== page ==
Alice Embree, who Helped Integrate UT, Talks About a Transformational Time in U.S. History

When Alice Embree arrived on the Forty Acres in the fall of 1963, UT dorms were still segregated. President Lyndon Johnson’s daughter, Lynda Bird Johnson, was living at Kinsolving—a fact UT’s inter-racial committee knew would be controversial—and Embree and others gained national attention demonstrating in front of the segregated dorm. By the spring, LBJ was delivering UT’s commencement speech and the dorms were integrating.

“A lot of students at UT now are shocked that somebody who is still living remembers this,” she says, “because it seems very distant.” Which is why Embree, 76, was driven to tell her story.

In her new memoir, Voice Lessons, Embree, BA ’82, MS ’87, shares her experiences as a lifelong activist—from growing up in a Jim Crow-era Austin and her time at UT to living in New York in the late 1960s, Woodstock, and her travels to Chile, Cuba, and Mexico.

The Alcalde chatted with Embree about social change, the women’s liberation movement, and finding her place in all of it.

Why did you decide to tell your story?

Well, it is my story, but it’s also the story of the movements for social change in the ’60s and ’70s. They had a transformational impact on my life and on the lives of many other people. I didn’t want that history to be lost. And I wanted to tell it from a woman’s point of view—and from the point of view of a Texan, because so much of that history is told on the East or West coasts, and it was different here.

What made it different here?

Maybe this is the culture of a state like Texas, but a lot of people came from smaller towns or other places, and in the ’60s and ’70s, the radical nature of politics mingled quite well with the counterculture. I mean, if you had long hair, you were treated like dirt, whether you had radical politics or just had long hair. It seemed to bond people together. Austin was special in that way, Austin being “weird.” There’s a Texan thing, too. Texans would go to conferences, we were sort of larger than life. The guys would have on black cowboy hats, they’ll be sitting there with Harvard grad students who would be like, Why did they let them in? [Laughs.]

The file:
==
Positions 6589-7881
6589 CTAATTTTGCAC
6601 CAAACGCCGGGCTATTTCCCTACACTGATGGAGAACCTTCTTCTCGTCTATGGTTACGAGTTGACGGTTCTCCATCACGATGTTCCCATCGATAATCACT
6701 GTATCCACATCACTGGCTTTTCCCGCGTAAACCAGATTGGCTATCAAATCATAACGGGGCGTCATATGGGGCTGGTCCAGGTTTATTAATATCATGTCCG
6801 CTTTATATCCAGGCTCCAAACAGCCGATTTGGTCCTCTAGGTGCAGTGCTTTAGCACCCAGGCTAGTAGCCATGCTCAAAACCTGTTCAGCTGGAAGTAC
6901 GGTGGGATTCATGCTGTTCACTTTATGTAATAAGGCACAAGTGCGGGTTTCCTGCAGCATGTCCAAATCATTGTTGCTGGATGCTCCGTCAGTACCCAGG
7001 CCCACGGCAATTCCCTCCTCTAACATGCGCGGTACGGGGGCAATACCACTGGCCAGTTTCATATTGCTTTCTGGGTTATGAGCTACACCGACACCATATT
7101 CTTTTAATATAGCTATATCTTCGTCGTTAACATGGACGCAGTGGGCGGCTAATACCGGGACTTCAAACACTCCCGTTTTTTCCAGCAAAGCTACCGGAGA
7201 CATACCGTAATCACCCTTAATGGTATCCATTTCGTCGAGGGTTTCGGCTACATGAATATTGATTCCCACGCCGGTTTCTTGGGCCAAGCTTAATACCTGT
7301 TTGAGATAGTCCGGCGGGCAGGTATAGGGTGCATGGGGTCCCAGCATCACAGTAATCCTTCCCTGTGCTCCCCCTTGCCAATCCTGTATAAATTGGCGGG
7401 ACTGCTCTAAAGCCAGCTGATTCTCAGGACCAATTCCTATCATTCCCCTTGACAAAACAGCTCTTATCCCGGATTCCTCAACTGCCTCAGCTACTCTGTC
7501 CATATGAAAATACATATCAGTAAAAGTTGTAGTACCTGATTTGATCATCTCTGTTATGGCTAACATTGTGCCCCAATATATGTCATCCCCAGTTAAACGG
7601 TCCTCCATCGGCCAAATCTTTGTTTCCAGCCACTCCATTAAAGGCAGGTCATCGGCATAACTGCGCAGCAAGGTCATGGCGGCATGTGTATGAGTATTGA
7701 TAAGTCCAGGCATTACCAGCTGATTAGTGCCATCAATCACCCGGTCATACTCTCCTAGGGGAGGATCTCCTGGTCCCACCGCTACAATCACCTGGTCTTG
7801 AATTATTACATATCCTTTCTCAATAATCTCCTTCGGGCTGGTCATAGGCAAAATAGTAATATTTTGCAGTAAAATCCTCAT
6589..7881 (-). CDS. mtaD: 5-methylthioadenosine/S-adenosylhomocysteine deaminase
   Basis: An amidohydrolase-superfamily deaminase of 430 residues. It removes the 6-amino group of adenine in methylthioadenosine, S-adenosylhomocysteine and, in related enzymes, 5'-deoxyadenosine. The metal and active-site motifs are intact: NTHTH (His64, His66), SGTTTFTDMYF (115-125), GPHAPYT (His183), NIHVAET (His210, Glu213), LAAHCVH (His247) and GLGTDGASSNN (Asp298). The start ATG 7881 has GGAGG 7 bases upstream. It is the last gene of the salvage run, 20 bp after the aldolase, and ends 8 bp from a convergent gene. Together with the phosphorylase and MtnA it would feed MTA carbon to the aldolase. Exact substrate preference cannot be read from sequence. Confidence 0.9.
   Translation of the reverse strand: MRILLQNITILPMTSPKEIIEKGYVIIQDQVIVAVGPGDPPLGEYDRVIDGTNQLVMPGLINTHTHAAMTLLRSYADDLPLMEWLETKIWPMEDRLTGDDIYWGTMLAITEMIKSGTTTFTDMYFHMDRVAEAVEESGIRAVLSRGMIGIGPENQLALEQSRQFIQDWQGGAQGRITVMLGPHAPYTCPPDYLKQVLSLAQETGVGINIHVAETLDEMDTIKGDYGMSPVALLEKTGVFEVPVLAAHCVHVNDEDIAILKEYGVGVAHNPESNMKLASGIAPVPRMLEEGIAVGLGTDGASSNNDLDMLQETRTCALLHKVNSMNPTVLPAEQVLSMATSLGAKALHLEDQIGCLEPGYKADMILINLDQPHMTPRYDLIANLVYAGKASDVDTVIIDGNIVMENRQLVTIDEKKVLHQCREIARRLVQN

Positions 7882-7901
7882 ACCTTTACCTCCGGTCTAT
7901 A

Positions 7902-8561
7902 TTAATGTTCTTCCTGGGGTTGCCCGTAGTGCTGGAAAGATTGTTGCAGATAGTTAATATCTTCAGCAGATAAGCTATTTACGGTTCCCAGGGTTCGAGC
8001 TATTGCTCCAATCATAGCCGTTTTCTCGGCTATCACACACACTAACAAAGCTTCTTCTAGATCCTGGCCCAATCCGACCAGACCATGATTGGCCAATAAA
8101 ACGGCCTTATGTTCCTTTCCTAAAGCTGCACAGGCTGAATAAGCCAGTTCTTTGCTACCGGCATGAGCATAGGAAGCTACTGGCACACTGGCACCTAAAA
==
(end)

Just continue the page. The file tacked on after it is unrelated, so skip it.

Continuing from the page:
What makes Austin continue to be unique city for activist work?

There’s a lot of hype about Austin being such a precious, progressive place. I think I, probably along with others, contributed to that hype. [Laughs.] But as a professor at UT [Eric Tang] studied, this is the fastest-growing city with a declining Black population. So I think that’s the problem with the hype—whatever change has to happen, it has to be multi-racial, multi-ethnic, it has to involve people from the working class, not just the professional class. It’s easy to go, “Oh, aren’t we cool?” But the truth is we’re just displacing huge populations with housing process. I just think sometimes Austin needs to take a good, hard look at itself.

What is your advice for UT students now who are working toward social change?

It’s a marathon, not a sprint. And anything you do is going to require sustained organizing and getting out of your comfort zone and talking to people. If you can build community and solidarity, that’s going to sustain you for life. And then I think it’s the ability when you don’t have success to drop back, rethink it, try again. I was naive as an anti-war activist. I thought, Well if we just say that the war is wrong, certainly we can stop it. And that wasn’t true. It’s a lifelong learning process. It’s not easy, but it’s worth it.

A lot of young people are overwhelmed by what feels insurmountable. What would you say to students who aren’t feeling hopeful about the future?

How do you stay hopeful? I think that’s about building community and spaces of solidarity. As an organizer, you try to find those things that connect, that people feel a need to do something about, and then in those spaces, you try to build a sense of solidarity, and if you think, for one minute, that elections are going to solve everything, then you’re probably wrong.

Through the process of writing, did you come across anything that you see through a different lens?

I feel that often this period gets written about by men and not by women. I wanted to tell the personal with the political. And particularly the part about the revelation the women’s movement was to me. In 1970 in Austin you couldn’t be a firefighter if you were a woman, you couldn’t be a bus driver, you couldn’t splice cables for Southwestern Bell. Everything was a mini battle. And all of these advances that maybe people take for granted now were won through various struggles. I think this generation has a lot of advantages with better process—and I think the women’s movement contributed to that.

This interview has been edited and condensed.

Credit: Sarah Lim, UT Texas Student Publications Photos, Briscoe Center for American History (2)

 
 
 

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